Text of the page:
Do you know your job? Really know your job.Know your job.
There are several aspects to knowing your job well. The basics include …

  1. The outcomes required for successful performance of the job.
  2. The tasks required to successfully perform your job.
  3. The knowledge of how to do the tasks.
  4. The ability to skillfully perform the tasks.

Now, add to the list the executive management tasks that are skillfully executed: communication, decision making, prioritization, delegation, accountability, feedback, and building the culture.
So, do you know your job?

Understand the outcomes required — a key to know your job

It starts with understanding the outcomes required.
As an owner or manager in a small business you will need to …

  • Get a good team in place.
  • Improve team performance.
  • Attract new customers or projects.
  • Increase profits and revenue and improve results.

The list continues through products, services, pricing, marketing, sales, production, acquisition and host of other items that may find their way on the outcomes list.
Getting the right outcomes in place is of strategic importance and relies on you, your strengths, talents, blind spots, biases and what you want. Understanding the right outcomes results from a thoughtful strategic planning process.

The tasks

The tasks to perform your job are typical for any manager.

  • Clarify values and the “ways we do things around here.” This sets or resets the culture. It defines the way decisions are made. It guides the interactions with each other and customers.
  • Create a vision bigger than the company or project so that you and your team can grab a hold of it and push to new levels of results.
  • Set goals that fit your culture and achieve your vision.
  • Insure there are processes defined to carry out the tasks. If they need definition then define them.

The knowledge

Learning leads to knowledge.Are you and your team trained to do the tasks?
Make training a priority of your organization.
The most successful companies carry out training at all levels in the organization on an on-going basis. Even professionals have to prove they performed a certain amount training in the form of continuing professional education credits each year.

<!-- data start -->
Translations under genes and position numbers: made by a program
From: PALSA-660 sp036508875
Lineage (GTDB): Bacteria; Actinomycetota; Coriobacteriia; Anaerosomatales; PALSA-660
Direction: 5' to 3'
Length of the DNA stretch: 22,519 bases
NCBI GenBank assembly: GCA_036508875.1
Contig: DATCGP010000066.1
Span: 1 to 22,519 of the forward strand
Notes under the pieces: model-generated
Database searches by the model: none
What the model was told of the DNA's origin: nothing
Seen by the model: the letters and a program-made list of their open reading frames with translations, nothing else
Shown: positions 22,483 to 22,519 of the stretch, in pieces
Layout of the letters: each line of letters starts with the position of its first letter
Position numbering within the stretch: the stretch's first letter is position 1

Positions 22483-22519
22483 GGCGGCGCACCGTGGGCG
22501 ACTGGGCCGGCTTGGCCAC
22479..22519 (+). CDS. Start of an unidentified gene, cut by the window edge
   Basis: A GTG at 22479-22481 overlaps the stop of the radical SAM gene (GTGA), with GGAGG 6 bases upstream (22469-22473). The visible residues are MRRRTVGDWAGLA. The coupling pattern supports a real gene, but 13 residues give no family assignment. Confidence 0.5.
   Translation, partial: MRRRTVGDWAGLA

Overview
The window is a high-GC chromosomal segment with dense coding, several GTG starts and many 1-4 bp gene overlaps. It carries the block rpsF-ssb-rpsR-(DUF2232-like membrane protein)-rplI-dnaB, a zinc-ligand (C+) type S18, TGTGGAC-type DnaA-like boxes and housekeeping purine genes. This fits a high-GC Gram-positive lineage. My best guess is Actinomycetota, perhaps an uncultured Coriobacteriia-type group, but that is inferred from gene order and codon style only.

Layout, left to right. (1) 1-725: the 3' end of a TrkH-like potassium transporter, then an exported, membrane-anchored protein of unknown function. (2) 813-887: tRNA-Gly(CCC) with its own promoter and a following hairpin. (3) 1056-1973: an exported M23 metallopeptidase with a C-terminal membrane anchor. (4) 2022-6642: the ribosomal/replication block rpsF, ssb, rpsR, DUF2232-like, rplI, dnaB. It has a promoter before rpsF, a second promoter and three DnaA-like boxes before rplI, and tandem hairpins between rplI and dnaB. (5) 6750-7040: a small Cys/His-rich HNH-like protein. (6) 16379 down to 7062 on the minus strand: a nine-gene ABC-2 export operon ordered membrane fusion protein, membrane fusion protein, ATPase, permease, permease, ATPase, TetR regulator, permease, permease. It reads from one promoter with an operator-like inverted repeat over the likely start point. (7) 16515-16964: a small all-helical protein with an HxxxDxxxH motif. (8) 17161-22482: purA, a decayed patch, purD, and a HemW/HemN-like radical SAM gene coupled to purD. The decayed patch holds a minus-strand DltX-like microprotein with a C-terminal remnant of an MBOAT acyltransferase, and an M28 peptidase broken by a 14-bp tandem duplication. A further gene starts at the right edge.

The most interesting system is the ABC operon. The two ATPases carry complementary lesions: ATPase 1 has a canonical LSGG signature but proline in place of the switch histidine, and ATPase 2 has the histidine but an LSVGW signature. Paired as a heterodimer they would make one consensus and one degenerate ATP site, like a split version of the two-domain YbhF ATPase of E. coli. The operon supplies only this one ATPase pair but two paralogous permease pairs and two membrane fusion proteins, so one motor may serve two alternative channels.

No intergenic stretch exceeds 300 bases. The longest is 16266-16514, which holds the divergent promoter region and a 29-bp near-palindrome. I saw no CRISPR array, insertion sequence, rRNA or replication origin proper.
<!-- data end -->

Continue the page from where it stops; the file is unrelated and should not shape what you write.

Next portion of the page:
CPAs, engineers, doctors all need a certain number continuing education credits each year to stay sharp and at the top of their game.
So, you too can stay sharp and top of your game by having some amount of periodic training for each level in the organization.

  • Technical training for specialists.
  • Project management training for project managers.
  • Marketing and sales training.
  • Managerial training for new and experienced managers.
  • Executive leadership training for executives.

Develop the skills

Skill development sits squarely on top of training and knowledge. However, skill training is a lot more than simply knowing what to do.
Anyone can read a book, attend a seminar, watch a video and “know” what to do. If skill development were really that simple we wouldn’t need surgeons, pilots, negotiators, accountants, plumbers, carpenters … we’d youtube it all … and the world would be mediocre.
In a company, the planning process is key to developing skills at the managerial and executive levels. It offers a way to make adjustments and corrections quickly. This implies the planning process happens often. Yes, it needs to happen at least monthly, if not weekly at some level.
At the tactical level, skill development comes from assigned mentors to people who are developing specific tactical skills. Weekly or even daily working sessions while doing the work increases effectiveness quickly.
As a small business owner, it is your responsibility to carry out all these. By definition, as a business owner and GM, you are not a specialist with one front to tackle, you have several areas to initiate, plan, oversee and manage.

Okay, I buy it, but it sounds overwhelming!

One step at timeYes, especially if you try to do it all at once.
Start one step at a time. To know your job and execute it skillfully requires a planning process in place to clarify the direction and which steps to take.
It will take time and commitment. It will also pay off handsomely.
If done thoughtfully, the planning process will put confidence in your decisions and activities, clarity in your direction, and skills in your actions.

There is help

Seek help to sort out this, sometimes, confusing process.
Don’t go solo on this most important task. Get some help, a mentor, a coach.
As an executive business coach I offer 30 minutes free to discuss your situation.
I’ve done it, experienced it, been coached through it, studied it, and I help others in your position, let’s see if I can help you. See my bio >>
Give me a call at 503-753-9971 or email me at phil@PhilBride.com